An accidental slip and fall can ruin a lot more than just your day. Falls often leave people with painful injuries, extended recovery times, lost income and mounting debt. Falls are common accidents, and often severe. Slip and fall incidents account for more than one million emergency room visits every year. The average cost of medical care for a slip and fall is $30,000 to $40,000. That does not include costs associated with lost work and long-term disability.
If you have been injured in a fall that was not your fault, you may be considering a lawsuit against the person whose carelessness led to your accident to cover those costs. Since there is no way to go back in time and undo the accident itself, financial compensation is the best option for mending the damage done by a fall.
Many people feel apprehensive about a lawsuit because they are not familiar with the process. Read on for an overview of each step of a slip and fall lawsuit, from the initial consultation with an attorney to the final resolution.
Step One: Hire a Slip and Fall Attorney
Of course, the very first thing to do after a fall is getting medical attention for any injuries you may have sustained. This is very important after an accident of any kind, even if you feel like the injury is mild or something that will improve on its own. The severity of an injury can be unclear at first and it will become harder to treat after time has passed and more damage is done.
Once that is done, it is time to find a personal injury attorney to help you with your case. You may want to interview more than one so you can be sure you will feel confident in the person representing you. Most personal injury lawyers offer free consultations so you can speak with several and then decide who you like best without spending any money. Having the right personal injury attorney on your side can mean the difference between winning and losing your case.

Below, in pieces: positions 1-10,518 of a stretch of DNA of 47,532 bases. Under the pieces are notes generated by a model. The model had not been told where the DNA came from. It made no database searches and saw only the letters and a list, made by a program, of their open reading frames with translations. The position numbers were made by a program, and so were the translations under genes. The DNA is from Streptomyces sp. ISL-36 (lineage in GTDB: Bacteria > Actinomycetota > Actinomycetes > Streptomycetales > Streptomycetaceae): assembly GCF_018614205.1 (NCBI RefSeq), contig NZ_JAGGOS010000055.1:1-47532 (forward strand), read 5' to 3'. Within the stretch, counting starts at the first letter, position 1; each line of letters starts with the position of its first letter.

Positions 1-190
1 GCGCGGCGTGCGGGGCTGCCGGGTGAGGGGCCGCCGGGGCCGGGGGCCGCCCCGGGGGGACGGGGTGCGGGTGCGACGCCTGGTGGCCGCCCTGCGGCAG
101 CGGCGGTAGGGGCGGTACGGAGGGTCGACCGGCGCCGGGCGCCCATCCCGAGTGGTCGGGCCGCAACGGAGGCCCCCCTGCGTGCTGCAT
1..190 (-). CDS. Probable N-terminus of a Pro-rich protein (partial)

The attorney will be able to tell you if they think you have a valid claim and give you an idea of how complicated the process might be. Bring any supporting documentation, photos, medical records, and notes you have related to the fall. This information will help you answer the questions the lawyer poses. You can prepare a list of questions for the attorney too. For example, ask what their track record is with slip and fall cases, how do they communicate with clients and what to expect from their law firm.
Personal injury attorneys usually work on a contingency fee basis, so you will pay them nothing if your claim is not successful. Their fee is based on a percentage of the total recovery, typically 25 percent to 40 percent, and gets paid after you have recovered compensation. This allows individuals to take legal action after an accident with no financial risk. Just be sure this fee is discussed and in writing in the contract that you sign when you hire your chosen attorney.
Step Two: Begin Pretrial Preparations
Your attorney’s first task will be to understand your accident and its impact on your life. This is how they determine the complete worth of your claim. Both economic and non-economic damages will be considered, including medical expenses, lost wages, physical pain, emotional suffering and more.
Once your attorney has determined the value of your claim, they can begin working on getting you the compensation you deserve. They will negotiate with the at-fault party’s insurance company on your behalf and keep you informed of the progress along the way. They handle most of the communication with an insurance company, which allows you to stress less and focus more on recovery and healing.
Many personal injury claims get resolved at this step before a lawsuit is ever filed. The insurance company will make a settlement offer in most cases. You can accept or reject it with your attorney’s guidance. While their professional advice is important and should be considered carefully, you are ultimately the one to make decisions.
Step Three: File a Lawsuit